Plasma Economy

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Plasma Economy (Chinese:血浆经济) was a 1991-1995 plasmapheresis campaign by the Henan provincial government in China, in which blood plasma were extracted in exchange for money. The campaign attracted 3 million donors of mostly rural Chinese, and it is estimated at least 40% of the blood donors subsequently contracted AIDS.[1]

The Plasma Economy campaign boomed due to demand by biotech companies, and became a lucrative source of income for middlemen. The campaign had low health and safety standards, and lacked proper sterilization procedures; needles, blood bags, and other equipment in contact with blood were often recycled and reused. It is estimated that by 2003, over 1.2 million people had contracted AIDS in Henan Province alone.[1]

History[edit]

Caijing noted that China's blood donation system is largely monetarily driven, and while attempts had been made in the 1980s to move to a voluntary system, they were mostly unsuccessful.[2] In the early 1990s, China restricted the import of blood products, while called for local investment by foreign pharmaceutical companies, especially to the province of Henan, where numerous plasmapheresis stations were built. The selling of blood plasma were seen by locals as a method to reduce poverty.

In plasmapheresis, blood plasma is taken from donors, while the remaining blood constituents such as red blood cells are returned to the donor. The blood plasma is then sold to pharmaceutical companies to produce blood-based products. As a cost-cutting measure, some stations mixed several bloods in the same centrifuge, resulting in large-scale blood contamination.[2] As a result, by 1995, such stations were shut down in Henan province, while blood collection was restricted by area, although demand for blood plasma still remained strong.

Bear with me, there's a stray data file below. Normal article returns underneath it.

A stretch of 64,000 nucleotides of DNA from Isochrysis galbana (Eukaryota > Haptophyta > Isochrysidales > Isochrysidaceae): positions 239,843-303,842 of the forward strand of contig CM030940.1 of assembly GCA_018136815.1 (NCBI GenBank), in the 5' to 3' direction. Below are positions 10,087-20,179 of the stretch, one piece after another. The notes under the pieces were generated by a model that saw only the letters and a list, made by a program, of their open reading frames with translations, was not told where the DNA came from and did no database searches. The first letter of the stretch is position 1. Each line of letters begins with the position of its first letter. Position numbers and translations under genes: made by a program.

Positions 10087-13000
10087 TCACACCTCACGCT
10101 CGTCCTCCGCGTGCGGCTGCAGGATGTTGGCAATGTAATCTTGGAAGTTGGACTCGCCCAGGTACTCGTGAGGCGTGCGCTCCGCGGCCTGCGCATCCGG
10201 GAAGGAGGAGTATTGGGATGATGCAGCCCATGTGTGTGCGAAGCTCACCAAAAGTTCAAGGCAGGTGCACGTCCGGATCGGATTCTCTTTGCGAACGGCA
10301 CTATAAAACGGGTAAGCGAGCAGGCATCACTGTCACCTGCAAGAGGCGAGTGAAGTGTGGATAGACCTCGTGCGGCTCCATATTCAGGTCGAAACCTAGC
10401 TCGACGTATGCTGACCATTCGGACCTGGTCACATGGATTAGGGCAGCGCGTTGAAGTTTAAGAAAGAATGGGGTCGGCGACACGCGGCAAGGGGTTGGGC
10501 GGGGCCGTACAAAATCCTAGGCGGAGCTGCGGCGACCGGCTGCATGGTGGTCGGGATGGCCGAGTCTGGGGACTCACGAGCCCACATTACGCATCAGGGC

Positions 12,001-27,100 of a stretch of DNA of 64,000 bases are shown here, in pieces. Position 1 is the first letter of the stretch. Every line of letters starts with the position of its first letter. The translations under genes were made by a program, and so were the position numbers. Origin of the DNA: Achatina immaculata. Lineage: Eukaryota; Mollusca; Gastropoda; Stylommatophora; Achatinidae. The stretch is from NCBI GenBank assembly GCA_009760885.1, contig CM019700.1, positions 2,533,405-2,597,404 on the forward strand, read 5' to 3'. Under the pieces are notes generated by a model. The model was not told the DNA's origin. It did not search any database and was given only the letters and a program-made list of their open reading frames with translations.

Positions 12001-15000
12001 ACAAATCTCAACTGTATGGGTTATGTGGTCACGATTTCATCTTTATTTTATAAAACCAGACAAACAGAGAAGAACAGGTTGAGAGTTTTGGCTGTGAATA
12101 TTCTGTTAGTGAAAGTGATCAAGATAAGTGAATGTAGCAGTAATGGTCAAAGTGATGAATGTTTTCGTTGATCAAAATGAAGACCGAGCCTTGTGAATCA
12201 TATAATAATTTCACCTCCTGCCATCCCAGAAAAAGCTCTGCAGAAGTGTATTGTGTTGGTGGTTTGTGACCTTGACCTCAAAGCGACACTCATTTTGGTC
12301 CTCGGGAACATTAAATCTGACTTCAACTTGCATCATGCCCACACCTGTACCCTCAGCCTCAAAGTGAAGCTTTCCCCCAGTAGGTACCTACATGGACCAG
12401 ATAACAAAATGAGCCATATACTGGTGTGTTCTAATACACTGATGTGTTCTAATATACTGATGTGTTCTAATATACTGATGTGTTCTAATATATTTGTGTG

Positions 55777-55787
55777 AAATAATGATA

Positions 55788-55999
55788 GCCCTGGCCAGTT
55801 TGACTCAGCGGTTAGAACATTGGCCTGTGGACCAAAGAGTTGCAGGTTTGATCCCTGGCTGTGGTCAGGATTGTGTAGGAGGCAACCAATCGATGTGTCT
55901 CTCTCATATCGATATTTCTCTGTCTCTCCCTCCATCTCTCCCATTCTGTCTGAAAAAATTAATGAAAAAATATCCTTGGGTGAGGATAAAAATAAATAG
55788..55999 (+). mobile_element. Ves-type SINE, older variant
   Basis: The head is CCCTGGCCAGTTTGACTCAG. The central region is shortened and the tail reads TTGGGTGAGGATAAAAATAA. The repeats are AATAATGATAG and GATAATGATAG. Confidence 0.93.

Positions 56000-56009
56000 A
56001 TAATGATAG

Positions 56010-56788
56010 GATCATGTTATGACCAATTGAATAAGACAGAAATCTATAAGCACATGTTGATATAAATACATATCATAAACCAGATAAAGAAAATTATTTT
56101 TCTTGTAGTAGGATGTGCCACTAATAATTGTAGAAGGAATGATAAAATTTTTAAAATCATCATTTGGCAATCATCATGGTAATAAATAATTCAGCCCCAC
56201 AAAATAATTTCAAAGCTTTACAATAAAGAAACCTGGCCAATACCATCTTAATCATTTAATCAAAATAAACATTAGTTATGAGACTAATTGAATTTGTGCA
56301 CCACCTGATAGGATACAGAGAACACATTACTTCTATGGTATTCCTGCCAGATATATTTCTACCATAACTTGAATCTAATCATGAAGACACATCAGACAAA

The impact of the Plasma Economy campaign had a long lasting effect. It is estimated that by 1999, the Caixian County in Henan had 43% of its blood donors being infected with AIDS,[2] while in the village of Wenlou, over 65% of its residents had contracted HIV.[3]

HIV/AIDS activist Yan Lianke wrote the book The Dream of Ding Village in 2005 based on the incident.[4]

See also[edit]

External links[edit]

References[edit]

  1. ^ a b Kam Tsang (Aug 1, 2003). "Blood Plasma Economy Accelerates AIDS Crisis in China". Sing Tao Daily. Retrieved 2011-05-25. 
  2. ^ a b c Lei Yongjian (May 2, 2005). "China's Plasma Economy". Caijing. Retrieved 2011-05-25. 
  3. ^ Adam Brookes (30 May 2001). "Bad blood spreads Aids in China". BBC. Retrieved 2009-03-21. 
  4. ^ Jonathan Watts (9 October 2006). "Censor sees through writer's guile in tale of China's blood-selling scandal Champion of the poor Yan Lianke fears he went too far in toning down his latest book". The Guardian. Retrieved 2009-03-21.